Jake Ellenberger, Matt Brown and Thiago Alves form the trifecta that doused Howard's UFC aspirations. The slide must've particularly stung, as Howard had vaulted out of the gate at 4-0 to begin his tenure in the Octagon (split decisions over Chris Wilson and Tamdan McCrory with clean KO's of Daniel Roberts and Dennis Hallman). The lone loss since his departure, which entailed a return to his original fighting weight of 185 pounds, was to Leandro Silva, who likely landed a spot on TUF Brazil 2 because of that very win.

But, to be fair, Hall has a few highly respectable defeats of his own to UFC middleweight champ Chris Weidman and divisional contender Costa Philippou, which transpired in the prospect-prolific Ring of Combat promotion in New Jersey. That's also where Howard got his feet wet against UFC-caliber competition: he dropped bouts to Nick Catone and Jim Miller but accrued what is arguably the biggest win of his career over Charlie Brenneman.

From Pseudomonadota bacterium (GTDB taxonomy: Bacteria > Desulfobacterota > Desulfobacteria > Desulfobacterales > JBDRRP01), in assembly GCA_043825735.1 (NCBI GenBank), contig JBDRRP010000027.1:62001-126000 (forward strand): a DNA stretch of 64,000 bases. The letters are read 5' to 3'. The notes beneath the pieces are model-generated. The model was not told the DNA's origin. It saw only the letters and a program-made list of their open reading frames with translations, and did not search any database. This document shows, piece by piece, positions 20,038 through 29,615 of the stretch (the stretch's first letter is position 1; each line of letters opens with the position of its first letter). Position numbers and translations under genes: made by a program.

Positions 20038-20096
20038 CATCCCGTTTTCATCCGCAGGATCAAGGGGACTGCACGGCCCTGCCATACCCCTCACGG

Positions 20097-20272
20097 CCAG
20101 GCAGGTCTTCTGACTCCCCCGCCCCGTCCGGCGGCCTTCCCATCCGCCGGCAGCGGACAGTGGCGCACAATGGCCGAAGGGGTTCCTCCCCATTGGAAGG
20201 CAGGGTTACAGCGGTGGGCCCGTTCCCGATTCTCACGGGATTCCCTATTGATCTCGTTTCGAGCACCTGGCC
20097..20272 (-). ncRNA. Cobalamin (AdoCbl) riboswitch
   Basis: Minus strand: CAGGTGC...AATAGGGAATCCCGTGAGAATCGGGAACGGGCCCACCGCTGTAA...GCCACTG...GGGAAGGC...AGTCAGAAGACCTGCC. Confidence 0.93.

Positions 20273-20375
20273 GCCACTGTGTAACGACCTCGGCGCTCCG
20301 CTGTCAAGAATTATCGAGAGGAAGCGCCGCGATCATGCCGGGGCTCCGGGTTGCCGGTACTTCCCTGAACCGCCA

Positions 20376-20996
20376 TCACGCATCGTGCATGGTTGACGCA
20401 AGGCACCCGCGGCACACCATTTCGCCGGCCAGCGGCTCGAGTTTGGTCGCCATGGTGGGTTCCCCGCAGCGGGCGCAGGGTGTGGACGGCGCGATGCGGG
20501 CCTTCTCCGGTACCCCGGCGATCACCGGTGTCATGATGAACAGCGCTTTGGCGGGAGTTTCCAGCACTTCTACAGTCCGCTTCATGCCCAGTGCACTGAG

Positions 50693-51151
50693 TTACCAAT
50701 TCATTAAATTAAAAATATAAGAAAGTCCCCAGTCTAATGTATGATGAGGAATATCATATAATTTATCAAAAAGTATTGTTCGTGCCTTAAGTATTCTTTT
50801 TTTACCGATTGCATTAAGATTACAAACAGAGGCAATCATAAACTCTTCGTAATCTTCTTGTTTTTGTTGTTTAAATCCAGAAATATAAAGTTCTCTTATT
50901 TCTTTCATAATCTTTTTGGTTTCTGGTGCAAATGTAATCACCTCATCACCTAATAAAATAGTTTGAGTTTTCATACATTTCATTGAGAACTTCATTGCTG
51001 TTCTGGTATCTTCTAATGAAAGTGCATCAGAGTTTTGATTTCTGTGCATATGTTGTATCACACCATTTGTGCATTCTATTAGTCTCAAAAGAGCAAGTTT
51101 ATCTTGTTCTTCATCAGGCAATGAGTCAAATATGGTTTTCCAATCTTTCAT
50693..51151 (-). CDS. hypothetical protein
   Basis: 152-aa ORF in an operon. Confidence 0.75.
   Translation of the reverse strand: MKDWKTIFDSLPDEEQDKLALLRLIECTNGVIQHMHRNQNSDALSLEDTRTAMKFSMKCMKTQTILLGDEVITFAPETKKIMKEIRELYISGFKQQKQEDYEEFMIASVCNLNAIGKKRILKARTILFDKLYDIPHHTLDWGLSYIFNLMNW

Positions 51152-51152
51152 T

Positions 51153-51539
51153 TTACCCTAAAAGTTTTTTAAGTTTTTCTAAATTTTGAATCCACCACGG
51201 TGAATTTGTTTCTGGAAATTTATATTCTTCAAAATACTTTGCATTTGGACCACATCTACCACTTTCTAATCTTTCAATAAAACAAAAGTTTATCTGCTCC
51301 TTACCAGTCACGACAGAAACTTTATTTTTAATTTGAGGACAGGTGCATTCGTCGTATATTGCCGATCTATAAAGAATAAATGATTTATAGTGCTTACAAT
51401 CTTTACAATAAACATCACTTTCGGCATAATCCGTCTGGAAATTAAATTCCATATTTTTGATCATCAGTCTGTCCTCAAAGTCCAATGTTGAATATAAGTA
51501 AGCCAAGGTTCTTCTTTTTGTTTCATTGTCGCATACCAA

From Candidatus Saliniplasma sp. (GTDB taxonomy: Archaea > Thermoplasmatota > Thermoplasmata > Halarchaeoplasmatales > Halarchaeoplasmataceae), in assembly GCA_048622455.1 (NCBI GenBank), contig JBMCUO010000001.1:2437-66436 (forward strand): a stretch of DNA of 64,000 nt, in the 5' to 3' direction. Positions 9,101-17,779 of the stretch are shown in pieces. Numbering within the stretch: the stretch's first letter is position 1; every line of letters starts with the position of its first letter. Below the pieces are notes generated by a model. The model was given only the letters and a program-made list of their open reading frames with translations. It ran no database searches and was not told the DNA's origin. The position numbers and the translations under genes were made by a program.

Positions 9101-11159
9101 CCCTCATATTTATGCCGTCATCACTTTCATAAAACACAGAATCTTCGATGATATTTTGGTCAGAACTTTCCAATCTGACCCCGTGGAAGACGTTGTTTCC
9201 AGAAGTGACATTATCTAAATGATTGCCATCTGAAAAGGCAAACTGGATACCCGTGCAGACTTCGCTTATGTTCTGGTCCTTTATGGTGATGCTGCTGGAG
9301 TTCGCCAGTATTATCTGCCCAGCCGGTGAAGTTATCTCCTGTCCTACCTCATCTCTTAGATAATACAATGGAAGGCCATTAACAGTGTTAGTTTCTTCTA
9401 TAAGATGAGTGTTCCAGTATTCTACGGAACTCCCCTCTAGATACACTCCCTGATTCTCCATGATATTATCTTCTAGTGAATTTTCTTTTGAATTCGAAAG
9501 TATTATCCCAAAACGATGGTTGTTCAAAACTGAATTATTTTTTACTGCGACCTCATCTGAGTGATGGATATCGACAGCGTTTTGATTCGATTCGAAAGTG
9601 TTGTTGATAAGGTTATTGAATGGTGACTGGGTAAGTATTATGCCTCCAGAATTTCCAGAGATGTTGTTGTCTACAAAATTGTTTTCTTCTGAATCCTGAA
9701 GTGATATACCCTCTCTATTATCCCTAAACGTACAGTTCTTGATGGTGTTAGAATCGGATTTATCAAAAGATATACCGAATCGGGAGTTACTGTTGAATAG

If we analyze Hall vs. Howard through the lens of the former being a legit phenom on the cusp of a career explosion, Howard, who took the fight on a month's notice, seems like a viable stepping stone. However, if we look at it as one guy with one UFC fight, ten total fights and three top-tier opponents against a guy who at least triples that experience in each category ... it seems like it could be a little more competitive than the -400 odds for Hall would imply.

While Howard's lack of excellence in any particular realm might just reinforce the notion that he's being fed to Hall, the other side of the coin is that he can finish by strikes (9 career TKO's) or submissions (6 sub wins), and he's not a bad wrestler either. Perhaps most importantly, Howard knows what it's like to find his thoughts drifting toward his favorite video game or episode of Scooby Doo, only to realize that he's doing so whilst splayed out on the canvas after being thumped and successively dazed by a streaking punch. And Howard has proven that he's the type of fighter to regain his wits, sack up and get back in the game full-force. Plus, he has ridiculous punching power and nothing to lose, which can be a scary combination.